# get max supply of this faucet. We assume it is stored at pos 3 of slot 1
    push.METADATA_SLOT exec.account::get_item drop drop drop
    # => [max_supply, amount, tag, RECIPIENT, ...]

    # get total issuance of this faucet so far and add amount to be minted
    # => [total_issuance, max_supply, amount, tag, RECIPIENT, ...]

    # compute maximum amount that can be minted, max_mint_amount = max_supply - total_issuance
    # => [max_supply - total_issuance, amount, tag, RECIPIENT, ...]

    # check that amount =< max_supply - total_issuance, fails if otherwise
    dup.1 gte assert
    # => [asset, tag, RECIPIENT, ...]

    # creating the asset
    # => [ASSET, tag, RECIPIENT, ...]

    # mint the asset; this is needed to satisfy asset preservation logic.
    # => [ASSET, tag, RECIPIENT, ...]

    # create a note containing the asset
    # => [note_ptr, ZERO, ZERO, ...]

#! Burns fungible assets.
#! ...
    # burning the asset
    # => [ASSET]

    # increments the nonce (anyone should be able to call that function)
    push.1 exec.account::incr_nonce

    # clear the stack
    padw swapw dropw
    # => [...]

The contract exposes two functions distribute and burn. The first function distribute can only be called by the faucet owner, otherwise it fails. As inputs, the function expects everything that is needed to create a note containing the freshly minted asset, i.e., amount, tag, RECIPIENT.

The second function burn can be called by anyone to burn the tokens that are contained in a note.

Info: The difference is that the burn procedure exposes exec.account::incr_nonce, so by calling burn the nonce of the executing account gets increased by 1 and the transaction will pass the epilogue check. The distribute procedure does not expose that. That means the executing user needs to call basic::auth_tx_rpo_falcon512 which requires the private key.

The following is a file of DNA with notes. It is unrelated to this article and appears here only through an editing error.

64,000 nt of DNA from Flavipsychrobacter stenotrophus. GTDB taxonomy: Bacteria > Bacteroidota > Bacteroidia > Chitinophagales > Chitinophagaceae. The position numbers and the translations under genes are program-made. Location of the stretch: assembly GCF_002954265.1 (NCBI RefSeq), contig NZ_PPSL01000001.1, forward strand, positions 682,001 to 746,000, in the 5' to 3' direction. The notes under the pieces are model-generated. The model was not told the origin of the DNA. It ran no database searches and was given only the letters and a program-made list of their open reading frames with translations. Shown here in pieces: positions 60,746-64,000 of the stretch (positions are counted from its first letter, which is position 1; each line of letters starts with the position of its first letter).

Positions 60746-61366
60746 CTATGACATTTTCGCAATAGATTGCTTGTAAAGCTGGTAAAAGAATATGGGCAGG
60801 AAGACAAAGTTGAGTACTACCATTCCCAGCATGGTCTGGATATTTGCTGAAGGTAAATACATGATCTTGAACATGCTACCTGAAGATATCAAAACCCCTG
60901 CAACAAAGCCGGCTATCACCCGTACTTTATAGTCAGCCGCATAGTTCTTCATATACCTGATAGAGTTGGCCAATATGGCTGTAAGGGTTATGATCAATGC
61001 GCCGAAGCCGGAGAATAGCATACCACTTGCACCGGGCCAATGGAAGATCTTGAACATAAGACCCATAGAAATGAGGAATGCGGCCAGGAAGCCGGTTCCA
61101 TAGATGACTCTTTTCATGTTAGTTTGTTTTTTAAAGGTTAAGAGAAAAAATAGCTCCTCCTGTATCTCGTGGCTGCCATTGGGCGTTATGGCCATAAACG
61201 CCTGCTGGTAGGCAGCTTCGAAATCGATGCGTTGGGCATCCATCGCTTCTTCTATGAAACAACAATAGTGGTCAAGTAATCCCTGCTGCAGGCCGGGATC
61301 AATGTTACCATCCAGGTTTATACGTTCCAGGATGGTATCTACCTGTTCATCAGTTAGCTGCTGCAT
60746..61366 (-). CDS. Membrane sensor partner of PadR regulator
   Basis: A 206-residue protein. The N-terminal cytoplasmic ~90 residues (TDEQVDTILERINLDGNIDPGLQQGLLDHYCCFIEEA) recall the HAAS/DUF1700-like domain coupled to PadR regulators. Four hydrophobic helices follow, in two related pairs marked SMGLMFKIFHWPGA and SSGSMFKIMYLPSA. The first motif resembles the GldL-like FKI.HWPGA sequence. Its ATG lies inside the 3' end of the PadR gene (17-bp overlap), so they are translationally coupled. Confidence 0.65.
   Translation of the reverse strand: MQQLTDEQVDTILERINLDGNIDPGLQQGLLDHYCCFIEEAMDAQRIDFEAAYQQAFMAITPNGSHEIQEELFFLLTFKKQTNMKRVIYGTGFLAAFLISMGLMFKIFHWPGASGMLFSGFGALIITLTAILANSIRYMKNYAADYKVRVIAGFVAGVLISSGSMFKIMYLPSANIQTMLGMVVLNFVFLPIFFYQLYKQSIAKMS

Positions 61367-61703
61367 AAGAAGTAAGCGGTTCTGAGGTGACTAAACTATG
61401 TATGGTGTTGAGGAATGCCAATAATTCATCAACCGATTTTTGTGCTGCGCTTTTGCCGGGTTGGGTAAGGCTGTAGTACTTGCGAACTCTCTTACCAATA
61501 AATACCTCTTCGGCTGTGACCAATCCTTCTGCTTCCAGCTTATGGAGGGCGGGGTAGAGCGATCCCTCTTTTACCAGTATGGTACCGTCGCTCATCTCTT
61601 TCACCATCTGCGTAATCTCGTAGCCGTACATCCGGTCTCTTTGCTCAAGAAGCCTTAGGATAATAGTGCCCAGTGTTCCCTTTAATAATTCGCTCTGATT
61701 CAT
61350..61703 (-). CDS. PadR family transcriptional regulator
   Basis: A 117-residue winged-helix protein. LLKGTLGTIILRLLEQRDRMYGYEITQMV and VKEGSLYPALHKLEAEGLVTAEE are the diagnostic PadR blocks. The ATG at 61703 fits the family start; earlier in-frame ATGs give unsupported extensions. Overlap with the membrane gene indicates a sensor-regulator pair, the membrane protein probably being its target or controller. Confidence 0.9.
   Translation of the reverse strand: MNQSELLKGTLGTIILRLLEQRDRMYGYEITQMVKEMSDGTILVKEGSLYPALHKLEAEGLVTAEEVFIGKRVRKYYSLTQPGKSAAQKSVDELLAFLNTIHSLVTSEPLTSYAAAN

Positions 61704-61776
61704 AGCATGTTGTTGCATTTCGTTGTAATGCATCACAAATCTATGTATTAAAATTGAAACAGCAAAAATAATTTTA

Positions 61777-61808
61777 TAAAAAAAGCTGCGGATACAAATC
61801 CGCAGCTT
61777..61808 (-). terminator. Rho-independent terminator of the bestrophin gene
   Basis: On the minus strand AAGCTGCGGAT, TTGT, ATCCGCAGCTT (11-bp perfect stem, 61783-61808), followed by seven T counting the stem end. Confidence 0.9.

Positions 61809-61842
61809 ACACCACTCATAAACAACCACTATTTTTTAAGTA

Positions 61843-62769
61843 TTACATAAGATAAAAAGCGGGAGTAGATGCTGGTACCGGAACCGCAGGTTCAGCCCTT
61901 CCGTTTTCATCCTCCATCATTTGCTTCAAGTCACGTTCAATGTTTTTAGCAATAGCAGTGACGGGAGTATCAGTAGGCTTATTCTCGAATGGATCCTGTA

Account creation

For an account to exist it must be present in the Account DB kept by the Miden node(s). However, new accounts can be created locally by users using a wallet.

The process is as follows:

  • Alice grinds a new Account ID (according to the account types) using a wallet
  • Alice's Miden client requests the Miden node to check if new Account ID already exists
  • Alice shares the new Account ID to Bob (eg. when Alice wants to receive funds)
  • Bob executes a transaction and creates a note that contains an asset for Alice
  • Alice consumes Bob's note to receive the asset in a transaction
  • Depending on the account storage mode (private vs. public) and transaction type (local vs. network) the Operator receives the new Account ID eventually and - if the transaction is correct - adds the ID to the Account DB

For a user to create an account we have 2 solutions at the moment:

  1. Use the Miden client as a wallet
  2. Use the Miden Base builtin functions for wallet creation: Basic wallet, Fungible faucet

Account types

There are four types of accounts in Miden:

Regular updatable accountRegular immutable accountFaucet for fungible assetsFaucet for non-fungible assets
DescriptionFor most users, e.g. a wallet. Code changes allowed, including public API.For most smart contracts. Once deployed code is immutable.Users can issue fungible assets and customize them.Users can issue non-fungible assets and customize them.
Code updatabilityyesnonono
Most significant bits00011011

Account storage modes

Account data - stored by the Miden node - can be public, private, or encrypted. The third and fourth most significant bits of the account ID specifies whether the account data is public 00, encrypted 01, or private 11.

  • Accounts with public state, where the actual state is stored onchain. These would be similar to how accounts work in public blockchains. Smart contracts that depend on public shared state should be stored public on Miden, e.g., DEX contract.
  • Accounts with private state, where only the hash of the account is stored onchain. Users who want stay private and take care of their own data should choose this mode. The hash is defined as: hash([account ID, 0, 0, nonce], [vault root], [storage root], [code root]).

In the future we will also support encrypted state which will be onchain but encrypted. * Depending on the account storage mode (private vs. encrypted vs. public) and transaction type (local vs. network) the operator receives the new Account ID eventually and - if the transaction is correct - adds the ID to the Account DB